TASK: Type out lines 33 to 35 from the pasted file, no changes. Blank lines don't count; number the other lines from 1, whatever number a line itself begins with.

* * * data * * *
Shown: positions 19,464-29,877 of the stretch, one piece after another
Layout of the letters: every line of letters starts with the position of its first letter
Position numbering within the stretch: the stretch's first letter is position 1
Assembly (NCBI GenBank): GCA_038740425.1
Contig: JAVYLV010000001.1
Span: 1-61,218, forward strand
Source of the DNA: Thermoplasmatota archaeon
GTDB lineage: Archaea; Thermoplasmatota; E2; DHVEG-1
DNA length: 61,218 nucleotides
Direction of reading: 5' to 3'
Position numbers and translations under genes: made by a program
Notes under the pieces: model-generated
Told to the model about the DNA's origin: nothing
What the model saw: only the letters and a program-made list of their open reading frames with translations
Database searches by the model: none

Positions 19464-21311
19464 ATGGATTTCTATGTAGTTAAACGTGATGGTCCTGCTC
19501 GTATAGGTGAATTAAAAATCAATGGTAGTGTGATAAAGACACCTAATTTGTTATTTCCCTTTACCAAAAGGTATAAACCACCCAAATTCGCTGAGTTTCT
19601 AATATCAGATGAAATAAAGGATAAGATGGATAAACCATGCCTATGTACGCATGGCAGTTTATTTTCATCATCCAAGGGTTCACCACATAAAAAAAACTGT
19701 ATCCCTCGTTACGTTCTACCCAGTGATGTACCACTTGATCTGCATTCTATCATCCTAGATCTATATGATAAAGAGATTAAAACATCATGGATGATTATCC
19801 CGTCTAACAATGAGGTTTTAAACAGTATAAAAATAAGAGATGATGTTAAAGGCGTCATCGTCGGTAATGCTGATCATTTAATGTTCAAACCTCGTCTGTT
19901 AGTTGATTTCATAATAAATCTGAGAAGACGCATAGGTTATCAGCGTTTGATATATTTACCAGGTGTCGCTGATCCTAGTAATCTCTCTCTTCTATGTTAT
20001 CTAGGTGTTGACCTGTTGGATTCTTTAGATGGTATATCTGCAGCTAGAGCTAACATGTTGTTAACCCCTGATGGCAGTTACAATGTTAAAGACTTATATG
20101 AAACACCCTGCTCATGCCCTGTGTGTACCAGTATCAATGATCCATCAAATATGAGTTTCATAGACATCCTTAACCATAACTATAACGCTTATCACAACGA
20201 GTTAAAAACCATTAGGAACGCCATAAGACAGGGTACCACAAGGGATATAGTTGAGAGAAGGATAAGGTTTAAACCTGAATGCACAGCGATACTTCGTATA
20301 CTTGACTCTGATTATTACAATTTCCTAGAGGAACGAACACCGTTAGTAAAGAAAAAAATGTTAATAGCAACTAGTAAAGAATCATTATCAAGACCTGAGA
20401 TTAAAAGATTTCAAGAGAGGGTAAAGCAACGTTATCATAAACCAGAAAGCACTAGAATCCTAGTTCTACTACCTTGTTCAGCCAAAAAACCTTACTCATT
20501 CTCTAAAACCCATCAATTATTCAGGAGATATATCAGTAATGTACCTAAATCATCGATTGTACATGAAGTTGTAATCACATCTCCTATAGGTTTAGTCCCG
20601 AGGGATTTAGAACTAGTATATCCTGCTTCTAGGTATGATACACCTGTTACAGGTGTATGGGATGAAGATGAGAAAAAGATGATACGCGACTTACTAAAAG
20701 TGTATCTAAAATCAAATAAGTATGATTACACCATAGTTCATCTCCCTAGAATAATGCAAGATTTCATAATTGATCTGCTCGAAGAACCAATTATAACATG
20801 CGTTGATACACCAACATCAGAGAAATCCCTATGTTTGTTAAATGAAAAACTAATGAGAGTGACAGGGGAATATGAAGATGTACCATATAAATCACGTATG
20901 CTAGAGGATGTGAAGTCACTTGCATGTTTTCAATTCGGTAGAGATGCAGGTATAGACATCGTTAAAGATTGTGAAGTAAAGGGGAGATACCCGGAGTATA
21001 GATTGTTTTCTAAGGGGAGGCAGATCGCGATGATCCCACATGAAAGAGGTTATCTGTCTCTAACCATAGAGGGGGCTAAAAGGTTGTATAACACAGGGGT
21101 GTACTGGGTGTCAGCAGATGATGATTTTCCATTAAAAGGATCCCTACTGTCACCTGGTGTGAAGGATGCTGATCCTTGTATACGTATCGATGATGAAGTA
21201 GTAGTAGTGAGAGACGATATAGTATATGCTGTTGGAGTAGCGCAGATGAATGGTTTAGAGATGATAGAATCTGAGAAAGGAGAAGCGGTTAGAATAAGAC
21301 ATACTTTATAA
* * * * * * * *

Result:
21001 GATTGTTTTCTAAGGGGAGGCAGATCGCGATGATCCCACATGAAAGAGGTTATCTGTCTCTAACCATAGAGGGGGCTAAAAGGTTGTATAACACAGGGGT
21101 GTACTGGGTGTCAGCAGATGATGATTTTCCATTAAAAGGATCCCTACTGTCACCTGGTGTGAAGGATGCTGATCCTTGTATACGTATCGATGATGAAGTA
21201 GTAGTAGTGAGAGACGATATAGTATATGCTGTTGGAGTAGCGCAGATGAATGGTTTAGAGATGATAGAATCTGAGAAAGGAGAAGCGGTTAGAATAAGAC